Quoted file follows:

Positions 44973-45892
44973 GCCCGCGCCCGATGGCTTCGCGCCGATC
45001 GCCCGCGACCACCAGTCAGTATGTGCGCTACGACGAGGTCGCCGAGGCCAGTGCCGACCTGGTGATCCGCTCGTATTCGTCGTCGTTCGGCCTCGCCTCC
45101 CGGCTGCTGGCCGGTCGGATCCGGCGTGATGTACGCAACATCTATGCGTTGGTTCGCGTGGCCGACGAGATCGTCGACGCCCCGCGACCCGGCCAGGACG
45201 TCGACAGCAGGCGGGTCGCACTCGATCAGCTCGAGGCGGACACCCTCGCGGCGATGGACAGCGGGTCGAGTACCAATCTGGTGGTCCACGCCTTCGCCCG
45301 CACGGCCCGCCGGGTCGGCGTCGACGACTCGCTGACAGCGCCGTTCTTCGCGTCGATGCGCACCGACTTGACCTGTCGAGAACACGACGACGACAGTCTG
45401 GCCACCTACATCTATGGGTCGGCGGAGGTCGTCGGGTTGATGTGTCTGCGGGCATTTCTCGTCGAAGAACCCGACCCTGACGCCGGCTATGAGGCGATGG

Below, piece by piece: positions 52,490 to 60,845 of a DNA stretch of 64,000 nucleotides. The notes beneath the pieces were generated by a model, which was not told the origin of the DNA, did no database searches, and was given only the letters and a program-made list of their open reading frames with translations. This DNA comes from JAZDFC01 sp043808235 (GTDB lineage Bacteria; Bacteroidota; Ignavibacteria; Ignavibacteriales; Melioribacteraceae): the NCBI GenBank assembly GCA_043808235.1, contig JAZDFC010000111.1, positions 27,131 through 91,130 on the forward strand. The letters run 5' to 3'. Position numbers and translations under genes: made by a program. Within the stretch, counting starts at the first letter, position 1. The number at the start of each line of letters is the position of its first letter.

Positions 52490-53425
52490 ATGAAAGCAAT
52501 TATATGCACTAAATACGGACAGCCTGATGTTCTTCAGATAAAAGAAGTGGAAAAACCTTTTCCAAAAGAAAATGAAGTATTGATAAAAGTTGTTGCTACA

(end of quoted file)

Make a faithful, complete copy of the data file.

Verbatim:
Positions 44973-45892
44973 GCCCGCGCCCGATGGCTTCGCGCCGATC
45001 GCCCGCGACCACCAGTCAGTATGTGCGCTACGACGAGGTCGCCGAGGCCAGTGCCGACCTGGTGATCCGCTCGTATTCGTCGTCGTTCGGCCTCGCCTCC
45101 CGGCTGCTGGCCGGTCGGATCCGGCGTGATGTACGCAACATCTATGCGTTGGTTCGCGTGGCCGACGAGATCGTCGACGCCCCGCGACCCGGCCAGGACG
45201 TCGACAGCAGGCGGGTCGCACTCGATCAGCTCGAGGCGGACACCCTCGCGGCGATGGACAGCGGGTCGAGTACCAATCTGGTGGTCCACGCCTTCGCCCG
45301 CACGGCCCGCCGGGTCGGCGTCGACGACTCGCTGACAGCGCCGTTCTTCGCGTCGATGCGCACCGACTTGACCTGTCGAGAACACGACGACGACAGTCTG
45401 GCCACCTACATCTATGGGTCGGCGGAGGTCGTCGGGTTGATGTGTCTGCGGGCATTTCTCGTCGAAGAACCCGACCCTGACGCCGGCTATGAGGCGATGG

Below, piece by piece: positions 52,490 to 60,845 of a DNA stretch of 64,000 nucleotides. The notes beneath the pieces were generated by a model, which was not told the origin of the DNA, did no database searches, and was given only the letters and a program-made list of their open reading frames with translations. This DNA comes from JAZDFC01 sp043808235 (GTDB lineage Bacteria; Bacteroidota; Ignavibacteria; Ignavibacteriales; Melioribacteraceae): the NCBI GenBank assembly GCA_043808235.1, contig JAZDFC010000111.1, positions 27,131 through 91,130 on the forward strand. The letters run 5' to 3'. Position numbers and translations under genes: made by a program. Within the stretch, counting starts at the first letter, position 1. The number at the start of each line of letters is the position of its first letter.

Positions 52490-53425
52490 ATGAAAGCAAT
52501 TATATGCACTAAATACGGACAGCCTGATGTTCTTCAGATAAAAGAAGTGGAAAAACCTTTTCCAAAAGAAAATGAAGTATTGATAAAAGTTGTTGCTACA